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on February 5, 2003
The first story in this book, the title story, grabbed me immediately. I laughed aloud, delighted at the inventiveness of Saunders' depiction of the corporate culture, as seen through the eyes of a poor working stiff in the pre-historic-land exhibit of a theme park. And really, be it a cubicle or a cave, corporate jargon or grunts and gestures, the author reinforces a universal truth: we are a flawed species, and when pressed, we default to some very strange, very typical behavior. His characters are both bizarre and entirely recognizable: so many hapless, imperfect souls stuck in an even more imperfect world, trying to find happiness in spite of themselves--even, in one case, in spite of being dead. As Pogo was known to say, "We have met the enemy, and he is us." Saunders' sense of humor elevates our mundane dance with discontent to a charming, hilarious, sad, familiar but refreshing jig.
Susan O'Neill
Author: Don't Mean Nothing: Short Stories of Viet Nam
(Ballantine Books, 2001)
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on May 19, 2000
George Saunders is weird and then some. The America in his short stories is light years away from the picture postcard vision of sun-drenched cornfields swaying in the wind.
In the short story that gives the book its title, Pastoralia is the sort of theme park that would give Disney executives a heart attack. Visitors see people as they lived in past epochs, such as the couple who play Neanderthal cave dwellers, daubing prehistoric paintings on walls, making unintelligible grunting noises and roasting goats. But, there are few visitors to the park and the "cavewoman" Janet is cracking up under the pressure of mounting debts and a drug-addicted son.
She downs a bottle of Jack Daniels bourbon and starts using the sort of expletives no Neanderthal man would know.
In the best and funniest story, Sea Oak, a down-at-heel, bickering family tries to make ends meet in a housing estate that gives new meaning to the term concrete jungle. They spend most of their time mindlessly watching television. The stations have run out of Worst Accidents or When Animals Attack videos and have to resort to The Worst That Could Happen, a half-hour of computer simulations of tragedies that have never happened but theoretically could. A child hit by a train is catapulted into a zoo, where he's eaten by wolves. A man cuts off his hand chopping wood and while staggering screaming for help is picked up by a tornado and dropped on a preschool during recess and lands on a pregnant teacher.
Sea Oak is a modern parable. The family's dead granny comes back from the grave to tell them to get their act together but, unlike the ghosts of Christmas past, present and future, she just won't go away, but sits putrefying in her favourite armchair.
"In the morning she's still there, shaking and swearing.
" 'Take the blanket off!' she screams. 'It's time to get this show on the road.'
"I take the blanket off. The smell is not good. One ear is now in her lap. She keeps absentmindedly sticking it back on her head."
Sea Oak is like one long-running sick joke, where you know you shouldn't laugh, but can't help yourself.
Saunders sees humour in misfortune, loneliness and deformity, but it is a cruel humour laced with compassion and that makes his stories not just palatable, but at times moving and wickedly funny.
The misfits he describes are not outcasts to him. The sky may be a different colour on their planet, but the space they inhabit is as real to them as the lives so-called normal people lead.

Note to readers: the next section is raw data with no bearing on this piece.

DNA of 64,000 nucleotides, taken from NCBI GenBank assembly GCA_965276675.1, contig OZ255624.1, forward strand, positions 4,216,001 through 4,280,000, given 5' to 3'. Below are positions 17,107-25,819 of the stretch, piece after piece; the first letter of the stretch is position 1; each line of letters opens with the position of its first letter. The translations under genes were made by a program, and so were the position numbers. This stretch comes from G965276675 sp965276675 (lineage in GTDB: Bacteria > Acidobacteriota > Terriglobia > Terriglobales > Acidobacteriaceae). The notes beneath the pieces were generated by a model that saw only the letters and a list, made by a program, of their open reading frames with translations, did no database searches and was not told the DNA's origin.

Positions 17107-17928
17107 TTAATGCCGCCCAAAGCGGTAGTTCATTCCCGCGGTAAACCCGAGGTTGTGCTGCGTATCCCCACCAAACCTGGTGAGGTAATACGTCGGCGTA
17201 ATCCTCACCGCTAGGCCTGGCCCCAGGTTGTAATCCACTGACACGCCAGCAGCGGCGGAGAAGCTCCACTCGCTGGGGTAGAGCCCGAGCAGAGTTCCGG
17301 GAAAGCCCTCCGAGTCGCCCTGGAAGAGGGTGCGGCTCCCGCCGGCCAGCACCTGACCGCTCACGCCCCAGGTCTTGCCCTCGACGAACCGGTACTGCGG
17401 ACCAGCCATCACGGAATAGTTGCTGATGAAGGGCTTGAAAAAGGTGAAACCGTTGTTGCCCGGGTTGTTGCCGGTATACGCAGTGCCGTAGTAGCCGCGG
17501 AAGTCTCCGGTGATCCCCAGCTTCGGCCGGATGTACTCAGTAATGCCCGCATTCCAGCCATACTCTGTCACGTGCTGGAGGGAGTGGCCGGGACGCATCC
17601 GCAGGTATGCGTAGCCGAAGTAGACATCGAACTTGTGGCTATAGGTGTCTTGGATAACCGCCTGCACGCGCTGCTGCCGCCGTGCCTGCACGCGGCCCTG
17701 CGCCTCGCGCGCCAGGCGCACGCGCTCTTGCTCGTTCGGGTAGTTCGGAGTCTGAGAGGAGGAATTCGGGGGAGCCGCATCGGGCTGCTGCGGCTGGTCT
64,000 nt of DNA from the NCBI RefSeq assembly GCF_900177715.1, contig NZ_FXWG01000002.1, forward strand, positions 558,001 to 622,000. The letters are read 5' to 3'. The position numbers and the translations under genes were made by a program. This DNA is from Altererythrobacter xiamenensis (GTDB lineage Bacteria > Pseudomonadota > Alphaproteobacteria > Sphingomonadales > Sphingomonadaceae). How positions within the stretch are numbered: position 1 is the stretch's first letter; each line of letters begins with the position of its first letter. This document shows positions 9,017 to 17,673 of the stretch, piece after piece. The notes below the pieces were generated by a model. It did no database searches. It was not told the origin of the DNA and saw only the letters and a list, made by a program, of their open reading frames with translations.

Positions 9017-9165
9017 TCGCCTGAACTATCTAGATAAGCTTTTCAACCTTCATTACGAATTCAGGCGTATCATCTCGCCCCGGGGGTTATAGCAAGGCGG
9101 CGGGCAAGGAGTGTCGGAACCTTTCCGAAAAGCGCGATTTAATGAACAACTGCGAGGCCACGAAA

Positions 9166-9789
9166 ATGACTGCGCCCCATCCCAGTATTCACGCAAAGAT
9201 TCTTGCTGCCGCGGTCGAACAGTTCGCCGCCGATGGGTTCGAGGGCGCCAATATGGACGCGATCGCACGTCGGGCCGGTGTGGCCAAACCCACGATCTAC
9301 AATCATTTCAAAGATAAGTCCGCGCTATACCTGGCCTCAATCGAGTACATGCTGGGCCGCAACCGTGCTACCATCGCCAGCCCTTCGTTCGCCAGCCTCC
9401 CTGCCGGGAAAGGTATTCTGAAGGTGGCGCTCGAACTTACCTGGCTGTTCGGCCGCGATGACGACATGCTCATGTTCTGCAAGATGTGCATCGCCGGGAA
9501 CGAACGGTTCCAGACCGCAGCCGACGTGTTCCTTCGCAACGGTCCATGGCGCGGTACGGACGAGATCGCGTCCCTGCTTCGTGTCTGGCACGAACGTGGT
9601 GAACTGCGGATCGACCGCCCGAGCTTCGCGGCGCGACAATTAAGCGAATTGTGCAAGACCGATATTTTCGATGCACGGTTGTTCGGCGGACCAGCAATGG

Not all the stories are consistently good. I read The End of FIRPO In The World three times and still haven't the faintest idea what it's about. But at his best, the arrows that he fires at the alienating culture of urban America hit their mark.
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on May 19, 2000
I found this collection almost physically disabling it was so good. I finshed "Sea Oak" and walked around bumping into doorways and shaking my head and laughing and muttering out loud. I don't think stories get any better than "Sea Oak." That story will stand the test of time and should be anthologized widely, although it will take a brave editor to include it. Saunders insists on making his characters think and question. This collection is ruled, always, by a heartfelt cry for decency in a world that seems to have misplaced that trait somewhere. The stories shape themselves around decency. You finish them and you are a better person, and that is as good a definition of high art as any I know. Not only that, Saunders is the most original writer to come along since Cormac McCarthy; it's a voice that can be instantly marked and identified. These stories are filled with a horrific beauty.
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on July 28, 2002
The stories in "Pastoralia" center on eccentricly flawed characters teetering on the brink of making a decision. Much of Saunders' writing consists of the internal monologues of its protagonists. Their humanity, both weaknesses and strengths of character, is directly revealed as they struggle to determine their course of action. Some of the decisions they must contend with are ones that many in society make unconsciously or with very little honest reflection. Should I date this woman whose head is out of all proportion to the rest of her body? Should I rat out my attitudinally challenged co-worker who I have worked beside for years? Should I kick my sister out of the house?
Saunders delivers the goods in a self-effacing and homely manner. His prose is not flowery and often exposes the ugly motives behind actions that may seem noble from the vantage point of a dispassioned observer. He builds the tension through the thoughts of the characters, and his pacing is more concerned with the flowering of fleeting thoughts rather than the juggernaut of actions and events. If you have an affinity for the underdog, a passion for the barely observed, and a patience for moral ambiguity- you just may enjoy this book. I did.